Changing the Hearth and Surround
A less-than-inspired hearth and surround can easily be removed and replaced with something more appealing. If you replace your mantel, consider upgrading the facing masonry, too. A formal mantel should have a formal tile or stone surround to match.

Fire codes state that the surround must be 6 or more inches—depending on the thickness of the mantel—from the firebox. In addition, the hearth must extend 16 to 20 inches in front of the firebox, and 8 to 12 inches on either side, depending on the size of the firebox opening. It must be made of a noncombustible material, whether ceramic tile, stone, cast stone, or even plaster. Stone is a popular option, particularly black Zimbabwe granite, which looks a lot like traditional slate but doesn't scratch as easily or show soot.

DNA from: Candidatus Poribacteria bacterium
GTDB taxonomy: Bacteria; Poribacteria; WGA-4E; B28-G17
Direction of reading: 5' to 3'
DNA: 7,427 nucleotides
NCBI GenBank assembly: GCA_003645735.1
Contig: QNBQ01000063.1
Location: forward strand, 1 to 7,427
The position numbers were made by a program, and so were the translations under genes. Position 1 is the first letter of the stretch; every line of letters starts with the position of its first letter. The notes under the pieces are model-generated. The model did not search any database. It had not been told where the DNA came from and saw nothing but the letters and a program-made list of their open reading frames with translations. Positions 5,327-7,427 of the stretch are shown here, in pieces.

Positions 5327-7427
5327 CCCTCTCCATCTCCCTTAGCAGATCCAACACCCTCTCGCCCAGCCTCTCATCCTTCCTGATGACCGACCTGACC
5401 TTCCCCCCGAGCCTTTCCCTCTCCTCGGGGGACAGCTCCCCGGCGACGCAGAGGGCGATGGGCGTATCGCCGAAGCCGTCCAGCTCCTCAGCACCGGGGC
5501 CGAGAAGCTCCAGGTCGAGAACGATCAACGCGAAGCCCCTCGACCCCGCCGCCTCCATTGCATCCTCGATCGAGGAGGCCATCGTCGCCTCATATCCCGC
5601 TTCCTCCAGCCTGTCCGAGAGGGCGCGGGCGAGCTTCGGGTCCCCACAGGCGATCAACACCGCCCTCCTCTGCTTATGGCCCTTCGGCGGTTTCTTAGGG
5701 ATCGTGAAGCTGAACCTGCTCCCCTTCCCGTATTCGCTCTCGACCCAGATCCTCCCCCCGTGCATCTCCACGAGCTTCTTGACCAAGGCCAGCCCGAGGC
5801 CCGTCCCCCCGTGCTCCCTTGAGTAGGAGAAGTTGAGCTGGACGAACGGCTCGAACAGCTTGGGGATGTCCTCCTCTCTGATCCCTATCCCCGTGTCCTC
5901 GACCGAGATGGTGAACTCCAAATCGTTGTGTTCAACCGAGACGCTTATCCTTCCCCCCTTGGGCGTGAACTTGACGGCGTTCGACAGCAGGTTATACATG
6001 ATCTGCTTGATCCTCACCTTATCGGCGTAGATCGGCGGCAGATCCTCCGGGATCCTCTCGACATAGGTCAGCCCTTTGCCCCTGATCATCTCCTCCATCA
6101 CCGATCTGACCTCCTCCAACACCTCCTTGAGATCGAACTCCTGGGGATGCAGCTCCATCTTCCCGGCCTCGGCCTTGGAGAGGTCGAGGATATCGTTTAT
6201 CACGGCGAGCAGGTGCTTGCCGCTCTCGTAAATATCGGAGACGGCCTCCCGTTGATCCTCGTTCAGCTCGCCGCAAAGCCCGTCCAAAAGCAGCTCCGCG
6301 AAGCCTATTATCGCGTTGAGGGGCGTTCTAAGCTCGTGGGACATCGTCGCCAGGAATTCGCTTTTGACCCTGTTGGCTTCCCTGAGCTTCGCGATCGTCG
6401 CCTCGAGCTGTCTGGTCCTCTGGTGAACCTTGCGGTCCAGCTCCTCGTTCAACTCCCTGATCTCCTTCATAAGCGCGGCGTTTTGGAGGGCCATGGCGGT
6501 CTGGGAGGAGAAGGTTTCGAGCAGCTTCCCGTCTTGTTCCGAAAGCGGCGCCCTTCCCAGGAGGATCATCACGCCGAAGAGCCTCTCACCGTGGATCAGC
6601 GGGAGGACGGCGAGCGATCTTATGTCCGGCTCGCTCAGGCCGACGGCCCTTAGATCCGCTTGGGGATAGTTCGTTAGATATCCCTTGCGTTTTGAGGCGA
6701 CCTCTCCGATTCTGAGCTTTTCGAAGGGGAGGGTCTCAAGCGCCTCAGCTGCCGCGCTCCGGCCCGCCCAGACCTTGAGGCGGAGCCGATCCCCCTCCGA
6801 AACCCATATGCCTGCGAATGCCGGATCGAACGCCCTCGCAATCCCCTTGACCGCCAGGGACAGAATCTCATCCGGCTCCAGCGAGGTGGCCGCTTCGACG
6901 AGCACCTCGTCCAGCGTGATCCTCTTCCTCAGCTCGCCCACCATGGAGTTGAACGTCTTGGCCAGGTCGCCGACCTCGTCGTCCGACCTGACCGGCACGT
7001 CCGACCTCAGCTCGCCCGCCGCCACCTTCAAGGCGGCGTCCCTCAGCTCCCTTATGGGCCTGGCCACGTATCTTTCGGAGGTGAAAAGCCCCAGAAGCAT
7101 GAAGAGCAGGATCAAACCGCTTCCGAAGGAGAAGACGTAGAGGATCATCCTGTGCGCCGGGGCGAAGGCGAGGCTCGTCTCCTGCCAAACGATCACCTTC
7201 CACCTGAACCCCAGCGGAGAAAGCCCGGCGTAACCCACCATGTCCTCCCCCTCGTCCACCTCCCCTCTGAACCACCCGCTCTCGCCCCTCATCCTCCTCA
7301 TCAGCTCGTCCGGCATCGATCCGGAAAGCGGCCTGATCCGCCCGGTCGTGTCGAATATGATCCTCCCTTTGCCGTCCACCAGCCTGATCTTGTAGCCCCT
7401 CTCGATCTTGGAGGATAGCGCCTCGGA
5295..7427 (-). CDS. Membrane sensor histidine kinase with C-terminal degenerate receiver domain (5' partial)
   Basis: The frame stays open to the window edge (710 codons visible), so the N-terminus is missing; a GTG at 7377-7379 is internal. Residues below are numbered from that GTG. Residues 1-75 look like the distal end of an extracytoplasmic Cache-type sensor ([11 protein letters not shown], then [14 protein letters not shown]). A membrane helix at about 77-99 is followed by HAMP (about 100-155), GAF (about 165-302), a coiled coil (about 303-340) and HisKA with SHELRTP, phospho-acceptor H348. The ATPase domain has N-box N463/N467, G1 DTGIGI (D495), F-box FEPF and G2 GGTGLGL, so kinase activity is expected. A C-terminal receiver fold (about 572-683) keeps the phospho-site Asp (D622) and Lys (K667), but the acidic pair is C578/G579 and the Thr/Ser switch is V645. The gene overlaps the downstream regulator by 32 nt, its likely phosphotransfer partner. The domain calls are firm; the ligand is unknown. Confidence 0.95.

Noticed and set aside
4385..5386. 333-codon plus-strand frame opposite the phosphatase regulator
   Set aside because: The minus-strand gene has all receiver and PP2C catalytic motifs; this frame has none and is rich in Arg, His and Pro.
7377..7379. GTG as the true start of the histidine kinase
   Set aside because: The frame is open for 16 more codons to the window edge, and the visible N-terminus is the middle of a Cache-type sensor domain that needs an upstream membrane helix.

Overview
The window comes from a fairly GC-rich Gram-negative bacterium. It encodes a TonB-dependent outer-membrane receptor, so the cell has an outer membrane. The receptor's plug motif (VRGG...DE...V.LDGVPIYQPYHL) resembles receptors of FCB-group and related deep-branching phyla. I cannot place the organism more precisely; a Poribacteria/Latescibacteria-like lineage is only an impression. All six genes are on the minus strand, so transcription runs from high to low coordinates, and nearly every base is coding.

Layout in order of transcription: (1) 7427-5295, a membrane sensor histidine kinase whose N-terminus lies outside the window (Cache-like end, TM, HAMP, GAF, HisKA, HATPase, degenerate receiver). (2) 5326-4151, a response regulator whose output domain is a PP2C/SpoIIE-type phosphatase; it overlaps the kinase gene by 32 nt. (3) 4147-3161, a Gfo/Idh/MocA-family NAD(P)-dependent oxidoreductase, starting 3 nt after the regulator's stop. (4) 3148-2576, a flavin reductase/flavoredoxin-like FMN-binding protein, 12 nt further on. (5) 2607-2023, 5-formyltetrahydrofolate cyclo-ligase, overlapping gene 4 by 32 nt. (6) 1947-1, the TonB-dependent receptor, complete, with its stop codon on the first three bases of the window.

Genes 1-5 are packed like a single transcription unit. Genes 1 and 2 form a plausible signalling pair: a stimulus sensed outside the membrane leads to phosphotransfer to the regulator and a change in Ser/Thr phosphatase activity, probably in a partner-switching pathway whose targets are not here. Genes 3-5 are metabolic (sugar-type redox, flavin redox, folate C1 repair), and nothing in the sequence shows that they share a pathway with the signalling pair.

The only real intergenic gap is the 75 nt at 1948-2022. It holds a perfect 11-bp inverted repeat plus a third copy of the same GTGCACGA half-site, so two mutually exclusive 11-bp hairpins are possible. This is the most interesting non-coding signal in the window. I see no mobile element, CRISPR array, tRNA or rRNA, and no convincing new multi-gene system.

Replacing the surround and hearth—including materials and removal of the old surfaces—runs the gamut from about $1,500 for tile to $2,500 for pricier stone. If you want to tackle the job yourself, the simplest solution is to first pry off the mantel. Then, leave the existing surround in place (if it's in good condition) and set new masonry slabs or tiles to it on a layer of thinset over the existing masonry, slightly overlapping the inside perimeter of the firebox. (For step-by-step instructions, see Fireplace Facelift) To remove the old hearth, you can rent a demolition hammer with a chisel to chip away the existing stone or tile and mortar, leaving the concrete base and firebox floor intact. To make the hearth sit flush with the floor, you may have to build up the base with an additional layer of concrete. Then lay the masonry or tile hearth pieces with thinset, spacers, and mortar, as needed.

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